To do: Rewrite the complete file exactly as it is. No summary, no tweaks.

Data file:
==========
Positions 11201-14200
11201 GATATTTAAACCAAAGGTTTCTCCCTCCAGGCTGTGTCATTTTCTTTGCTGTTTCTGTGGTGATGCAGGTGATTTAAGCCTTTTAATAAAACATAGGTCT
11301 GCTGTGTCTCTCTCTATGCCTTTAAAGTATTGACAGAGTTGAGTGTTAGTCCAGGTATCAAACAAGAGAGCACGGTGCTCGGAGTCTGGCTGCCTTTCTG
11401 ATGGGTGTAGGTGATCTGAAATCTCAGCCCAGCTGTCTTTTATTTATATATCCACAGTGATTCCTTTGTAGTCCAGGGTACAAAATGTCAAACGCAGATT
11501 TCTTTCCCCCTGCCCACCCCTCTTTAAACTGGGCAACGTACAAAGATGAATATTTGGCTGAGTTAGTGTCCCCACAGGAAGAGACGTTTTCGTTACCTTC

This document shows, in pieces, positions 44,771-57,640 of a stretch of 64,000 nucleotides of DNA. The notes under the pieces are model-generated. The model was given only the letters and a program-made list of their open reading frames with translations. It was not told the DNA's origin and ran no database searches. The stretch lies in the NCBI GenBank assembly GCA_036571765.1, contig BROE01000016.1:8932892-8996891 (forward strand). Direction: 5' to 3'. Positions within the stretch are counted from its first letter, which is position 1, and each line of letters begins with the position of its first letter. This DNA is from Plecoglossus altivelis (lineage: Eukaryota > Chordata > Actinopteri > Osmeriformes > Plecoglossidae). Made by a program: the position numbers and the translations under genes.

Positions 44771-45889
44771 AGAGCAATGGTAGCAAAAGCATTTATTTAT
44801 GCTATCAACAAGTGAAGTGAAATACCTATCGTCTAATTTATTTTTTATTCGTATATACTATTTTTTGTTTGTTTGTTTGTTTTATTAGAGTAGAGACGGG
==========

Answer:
Positions 11201-14200
11201 GATATTTAAACCAAAGGTTTCTCCCTCCAGGCTGTGTCATTTTCTTTGCTGTTTCTGTGGTGATGCAGGTGATTTAAGCCTTTTAATAAAACATAGGTCT
11301 GCTGTGTCTCTCTCTATGCCTTTAAAGTATTGACAGAGTTGAGTGTTAGTCCAGGTATCAAACAAGAGAGCACGGTGCTCGGAGTCTGGCTGCCTTTCTG
11401 ATGGGTGTAGGTGATCTGAAATCTCAGCCCAGCTGTCTTTTATTTATATATCCACAGTGATTCCTTTGTAGTCCAGGGTACAAAATGTCAAACGCAGATT
11501 TCTTTCCCCCTGCCCACCCCTCTTTAAACTGGGCAACGTACAAAGATGAATATTTGGCTGAGTTAGTGTCCCCACAGGAAGAGACGTTTTCGTTACCTTC

This document shows, in pieces, positions 44,771-57,640 of a stretch of 64,000 nucleotides of DNA. The notes under the pieces are model-generated. The model was given only the letters and a program-made list of their open reading frames with translations. It was not told the DNA's origin and ran no database searches. The stretch lies in the NCBI GenBank assembly GCA_036571765.1, contig BROE01000016.1:8932892-8996891 (forward strand). Direction: 5' to 3'. Positions within the stretch are counted from its first letter, which is position 1, and each line of letters begins with the position of its first letter. This DNA is from Plecoglossus altivelis (lineage: Eukaryota > Chordata > Actinopteri > Osmeriformes > Plecoglossidae). Made by a program: the position numbers and the translations under genes.

Positions 44771-45889
44771 AGAGCAATGGTAGCAAAAGCATTTATTTAT
44801 GCTATCAACAAGTGAAGTGAAATACCTATCGTCTAATTTATTTTTTATTCGTATATACTATTTTTTGTTTGTTTGTTTGTTTTATTAGAGTAGAGACGGG